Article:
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Wednesday, July 30, 2014

5 Thoughts For Today

5. Welcome to the Cardinals, Justin Masterson! [That ERA is truly hideous.--ed.] The change of scenery will help. [I hope so.--ed.]

4. Utter the slightest word that what we want at any given moment is not our final end, and the Acton Institute will freak out, and call you a Stalinist. [Exaggeration much?--ed.]

3. Bryan Cross wrote: " Dylan writes, "This has had the ill-effect that those dissatisfied with the product are more likely to go “church shopping” or, perhaps, take an entrepreneurial model and start their own church or denomination. But what is the alternative?" He then proposes a dilemma: the only alternative to ecclesial consumerism is coercion, which is obviously untenable. So instead of complaining about consumerism, claims Dylan in his penultimate paragraph, churches need to offer a better product than their ecclesial 'competitors.' But Dylan's "either ecclesial consumerism or coercion" dilemma is a false dilemma. In advancing such a dilemma, Dylan misses Fr. Dwight Longenecker's point. The problem with consumerism is not desire per se, but disordered desire, underwritten by the assumption that there is no standard or basis for the right ordering of our desires. This is the assumption on which a consumeristic culture is built, and is the reason why such a culture fosters the proliferation of disordered appetites, much as Plato described in Republic Book VIII. The tendency in disordered appetites, is precisely toward greed, narcissism, self-gratification, and the instrumentalization of others in lust and abuse. The remedy to consumerism is not coercion, but virtue, which includes valuing the truth and the common good over the demands of our lower appetites. I've written about ecclesial consumerism at the link below." (Which is here.) For my part, I hadn't even noticed this; I was just slightly paranoid that Cross wants to take away my chicken sandwiches! But seriously, I think a good Catholic fight about markets and the common good would be highly useful. [This isn't it.--ed.] No; you're right. We have work to do.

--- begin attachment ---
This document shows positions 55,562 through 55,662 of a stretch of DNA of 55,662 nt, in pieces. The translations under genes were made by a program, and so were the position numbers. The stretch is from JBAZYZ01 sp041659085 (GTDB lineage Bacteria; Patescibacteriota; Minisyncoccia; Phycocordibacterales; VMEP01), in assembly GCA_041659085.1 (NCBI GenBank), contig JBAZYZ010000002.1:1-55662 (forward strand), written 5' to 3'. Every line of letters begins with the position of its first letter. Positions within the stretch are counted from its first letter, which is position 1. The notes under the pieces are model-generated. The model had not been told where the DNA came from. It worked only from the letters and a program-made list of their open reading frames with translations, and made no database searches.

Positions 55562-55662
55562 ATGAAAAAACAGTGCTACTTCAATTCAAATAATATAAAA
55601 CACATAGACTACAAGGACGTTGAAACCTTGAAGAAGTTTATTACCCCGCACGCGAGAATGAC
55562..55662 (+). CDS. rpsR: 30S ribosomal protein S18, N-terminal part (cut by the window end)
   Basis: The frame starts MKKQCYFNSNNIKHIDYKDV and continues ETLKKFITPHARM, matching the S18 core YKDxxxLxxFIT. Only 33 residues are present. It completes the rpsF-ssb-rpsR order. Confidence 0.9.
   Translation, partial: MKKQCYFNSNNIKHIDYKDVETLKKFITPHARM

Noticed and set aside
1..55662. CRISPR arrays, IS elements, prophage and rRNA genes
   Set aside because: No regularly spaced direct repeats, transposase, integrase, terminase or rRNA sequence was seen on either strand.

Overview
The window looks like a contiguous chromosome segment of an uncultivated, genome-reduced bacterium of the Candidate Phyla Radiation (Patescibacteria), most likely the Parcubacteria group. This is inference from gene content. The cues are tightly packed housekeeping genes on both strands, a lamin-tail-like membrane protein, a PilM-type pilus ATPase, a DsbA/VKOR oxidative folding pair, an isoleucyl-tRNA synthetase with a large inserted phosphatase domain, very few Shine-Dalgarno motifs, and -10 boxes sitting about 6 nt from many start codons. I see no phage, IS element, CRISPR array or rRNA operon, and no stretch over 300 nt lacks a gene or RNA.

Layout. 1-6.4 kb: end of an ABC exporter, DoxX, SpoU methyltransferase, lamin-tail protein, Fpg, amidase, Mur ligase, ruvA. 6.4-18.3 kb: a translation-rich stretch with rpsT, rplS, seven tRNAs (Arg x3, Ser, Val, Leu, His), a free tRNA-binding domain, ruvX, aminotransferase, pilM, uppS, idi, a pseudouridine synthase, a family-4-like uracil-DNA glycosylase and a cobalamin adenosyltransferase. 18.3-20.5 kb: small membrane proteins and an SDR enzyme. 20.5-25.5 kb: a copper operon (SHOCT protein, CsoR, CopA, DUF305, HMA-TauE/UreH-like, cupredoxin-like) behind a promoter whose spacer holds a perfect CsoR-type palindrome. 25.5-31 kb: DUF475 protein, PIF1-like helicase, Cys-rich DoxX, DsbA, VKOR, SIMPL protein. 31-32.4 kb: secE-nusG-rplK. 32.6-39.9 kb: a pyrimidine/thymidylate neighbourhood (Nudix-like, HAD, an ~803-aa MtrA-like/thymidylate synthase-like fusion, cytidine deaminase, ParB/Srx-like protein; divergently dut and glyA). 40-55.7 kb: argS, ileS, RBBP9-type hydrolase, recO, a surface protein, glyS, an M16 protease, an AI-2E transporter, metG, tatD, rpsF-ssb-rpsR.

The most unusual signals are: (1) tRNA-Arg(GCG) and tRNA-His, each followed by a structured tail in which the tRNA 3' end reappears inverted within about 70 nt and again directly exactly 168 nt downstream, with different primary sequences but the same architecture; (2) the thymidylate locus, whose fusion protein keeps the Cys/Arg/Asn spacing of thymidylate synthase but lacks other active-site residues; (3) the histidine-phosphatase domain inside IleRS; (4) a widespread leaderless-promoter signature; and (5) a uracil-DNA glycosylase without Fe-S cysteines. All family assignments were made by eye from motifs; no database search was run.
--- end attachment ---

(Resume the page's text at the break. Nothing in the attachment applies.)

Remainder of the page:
2. I have pulled a muscle in my back. I knew I wasn't that out of shape. But now, I'm more disabled than normal. I can't get out of bed on my own.

1. I discern a movement of my appetite toward a box of SweetTarts. Is this gluttony? Good thing I don't have any.

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